Opposition against a patent on maize with previously known traits

Patent research shows alarming new cases of patents on seeds

16 May 2023 / No Patents on Seeds! will be filing an opposition this week at the European Patent Office (EPO) against a patent on maize. The patent, EP 3380618, is owned by the German company, KWS, and covers maize plants which will grow in a colder climate. These plants were bred from maize plant populations already known to tolerate colder conditions.

No patents“Plants with the traits claimed in the patent have been present on the market for years. Granting these patents just increases legal risks, costs and uncertainties,” says Grietje Raaphorst, a representative of the Dutch company, Nordic Maize Breeding. “It could mean that Nordic Maize Breeding will be the last company to start a maize breeding program and the freedom to breed will come to an end.”

As yet, European plant breeding law guarantees the right of breeders to use all conventionally-bred varieties for further breeding and the marketing of new seeds. However, the claims in the aforementioned patent cover the use of all plants and plant varieties with the described traits for further breeding. At the same time, it will be almost impossible for many breeders to find out whether their varieties are affected. The only way for them to continue breeding will be to sign license contracts with the patent holder, which would then create new dependencies and additional costs. Only the big companies will survive such market conditions.

“Genetic engineering and tools such as CRISPR/Cas are mentioned in the patent in order to dress it up as a technical invention, while the plants are, in fact, simply derived from conventional breeding, and thus not patentable. This patent is against all the principles embodied in patent law: already existing plants are not new, the processes applied are not technical and plant varieties are explicitly excluded from patentability,” says Christoph Then from No Patents on Seeds!.

The patent is just one example of the findings from recent No Patents on Seeds! research.  A new report will today be handed over to the EPO in The Hague and presented in a workshop with experts. It shows that, alone in 2022, the EPO granted more than 20 patents on conventionally-bred plants. In addition, around a hundred new patent applications were published last year.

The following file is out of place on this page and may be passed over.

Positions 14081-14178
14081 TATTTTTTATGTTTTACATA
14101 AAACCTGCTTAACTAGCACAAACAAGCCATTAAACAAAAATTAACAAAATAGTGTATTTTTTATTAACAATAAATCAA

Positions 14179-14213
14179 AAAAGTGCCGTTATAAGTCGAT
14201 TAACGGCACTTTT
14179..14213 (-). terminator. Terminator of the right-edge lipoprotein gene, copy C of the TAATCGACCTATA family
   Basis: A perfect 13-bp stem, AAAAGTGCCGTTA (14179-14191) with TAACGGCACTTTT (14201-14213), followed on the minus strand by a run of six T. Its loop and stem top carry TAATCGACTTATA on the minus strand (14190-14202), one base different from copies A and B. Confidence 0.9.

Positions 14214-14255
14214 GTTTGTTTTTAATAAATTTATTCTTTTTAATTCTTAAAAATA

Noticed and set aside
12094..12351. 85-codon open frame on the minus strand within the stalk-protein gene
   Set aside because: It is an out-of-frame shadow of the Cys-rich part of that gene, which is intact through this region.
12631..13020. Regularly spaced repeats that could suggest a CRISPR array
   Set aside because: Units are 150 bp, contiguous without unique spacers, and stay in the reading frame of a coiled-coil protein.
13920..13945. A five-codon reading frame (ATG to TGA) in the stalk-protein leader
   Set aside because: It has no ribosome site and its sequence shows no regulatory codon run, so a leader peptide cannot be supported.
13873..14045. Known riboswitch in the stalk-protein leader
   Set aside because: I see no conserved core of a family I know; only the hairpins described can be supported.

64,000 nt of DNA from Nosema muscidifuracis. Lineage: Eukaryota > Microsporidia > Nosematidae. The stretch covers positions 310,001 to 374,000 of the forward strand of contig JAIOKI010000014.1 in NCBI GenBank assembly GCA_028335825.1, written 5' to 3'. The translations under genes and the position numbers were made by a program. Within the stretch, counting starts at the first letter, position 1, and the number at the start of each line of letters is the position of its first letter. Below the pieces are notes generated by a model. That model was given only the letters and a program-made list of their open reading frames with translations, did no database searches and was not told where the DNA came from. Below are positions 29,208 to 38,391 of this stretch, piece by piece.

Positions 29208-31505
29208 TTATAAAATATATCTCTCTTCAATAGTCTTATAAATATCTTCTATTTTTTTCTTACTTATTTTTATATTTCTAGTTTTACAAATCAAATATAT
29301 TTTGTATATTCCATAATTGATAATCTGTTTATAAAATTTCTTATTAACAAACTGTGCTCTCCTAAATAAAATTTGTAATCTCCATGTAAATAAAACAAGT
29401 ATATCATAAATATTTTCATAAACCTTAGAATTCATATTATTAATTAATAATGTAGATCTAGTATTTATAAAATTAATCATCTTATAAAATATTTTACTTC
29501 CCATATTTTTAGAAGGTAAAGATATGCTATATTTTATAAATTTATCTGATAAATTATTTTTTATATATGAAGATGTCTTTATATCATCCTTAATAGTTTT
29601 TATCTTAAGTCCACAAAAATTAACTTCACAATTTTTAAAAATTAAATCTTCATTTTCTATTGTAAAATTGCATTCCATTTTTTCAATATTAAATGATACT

“The development will also have serious consequences for countries in the Global South. Europe must now give a clear sign that it wants to stop this trend. Political decisions have to be taken as soon as possible, otherwise patents on seeds will undermine farmers’ and breeders’ access to genetic resources, which will, in turn, negatively impact their ability to produce food. Patents on seeds are absolutely a threat to global food security,” says Nout van der Vaart from Oxfam Novib.

The international coalition, No Patents on Seeds!, is demanding a change in the current interpretation of the European patent law. “There is a quick and easy way to stop these patents by making the current interpretation of prohibitions more precise in order to close the existing loopholes”, Katherine Dolan from Arche Noah, says. “The first model law reflecting this new interpretation was recently adopted by the Austrian parliament. Other nations need to follow and the European Patent Office needs to change its rules for the interpretation of the European Patent Convention.”

No Patents on Seeds! will continue to cooperate with farmers, breeders, experts and civil society organisations to raise awareness of the consequences of granting patents on conventionally-bred seeds. The organisation has already contributed to several legal improvements in recent years. The aim in the near future is to finally stop patents from being granted on conventionally-bred plants.


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